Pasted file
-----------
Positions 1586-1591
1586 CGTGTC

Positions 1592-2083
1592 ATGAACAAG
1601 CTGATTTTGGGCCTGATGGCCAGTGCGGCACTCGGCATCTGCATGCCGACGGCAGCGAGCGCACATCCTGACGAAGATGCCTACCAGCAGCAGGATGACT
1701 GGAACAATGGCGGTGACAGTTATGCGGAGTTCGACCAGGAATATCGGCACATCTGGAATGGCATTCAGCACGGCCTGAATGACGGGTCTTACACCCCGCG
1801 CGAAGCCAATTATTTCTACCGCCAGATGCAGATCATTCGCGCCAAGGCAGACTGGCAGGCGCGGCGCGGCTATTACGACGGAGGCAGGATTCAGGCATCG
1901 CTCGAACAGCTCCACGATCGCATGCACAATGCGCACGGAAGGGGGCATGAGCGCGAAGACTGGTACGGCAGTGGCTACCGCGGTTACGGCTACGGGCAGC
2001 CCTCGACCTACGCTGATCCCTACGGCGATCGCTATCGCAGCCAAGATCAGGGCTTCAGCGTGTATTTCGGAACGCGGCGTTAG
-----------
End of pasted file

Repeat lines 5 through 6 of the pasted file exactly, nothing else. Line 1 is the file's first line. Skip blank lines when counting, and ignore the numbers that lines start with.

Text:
1601 CTGATTTTGGGCCTGATGGCCAGTGCGGCACTCGGCATCTGCATGCCGACGGCAGCGAGCGCACATCCTGACGAAGATGCCTACCAGCAGCAGGATGACT
1701 GGAACAATGGCGGTGACAGTTATGCGGAGTTCGACCAGGAATATCGGCACATCTGGAATGGCATTCAGCACGGCCTGAATGACGGGTCTTACACCCCGCG